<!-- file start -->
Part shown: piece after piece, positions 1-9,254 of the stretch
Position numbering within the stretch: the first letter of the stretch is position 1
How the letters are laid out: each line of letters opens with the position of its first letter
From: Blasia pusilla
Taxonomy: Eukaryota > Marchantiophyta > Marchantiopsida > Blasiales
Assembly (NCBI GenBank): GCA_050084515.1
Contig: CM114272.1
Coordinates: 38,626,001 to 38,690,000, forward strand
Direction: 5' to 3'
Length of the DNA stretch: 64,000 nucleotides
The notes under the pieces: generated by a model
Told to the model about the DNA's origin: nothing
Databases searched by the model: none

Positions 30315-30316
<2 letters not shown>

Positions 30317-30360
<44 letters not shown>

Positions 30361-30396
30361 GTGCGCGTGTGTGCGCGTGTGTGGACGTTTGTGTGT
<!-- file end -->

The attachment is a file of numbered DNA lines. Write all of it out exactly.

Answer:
Part shown: piece after piece, positions 1-9,254 of the stretch
Position numbering within the stretch: the first letter of the stretch is position 1
How the letters are laid out: each line of letters opens with the position of its first letter
From: Blasia pusilla
Taxonomy: Eukaryota > Marchantiophyta > Marchantiopsida > Blasiales
Assembly (NCBI GenBank): GCA_050084515.1
Contig: CM114272.1
Coordinates: 38,626,001 to 38,690,000, forward strand
Direction: 5' to 3'
Length of the DNA stretch: 64,000 nucleotides
The notes under the pieces: generated by a model
Told to the model about the DNA's origin: nothing
Databases searched by the model: none

Positions 30315-30316
<2 letters not shown>

Positions 30317-30360
<44 letters not shown>

Positions 30361-30396
30361 GTGCGCGTGTGTGCGCGTGTGTGGACGTTTGTGTGT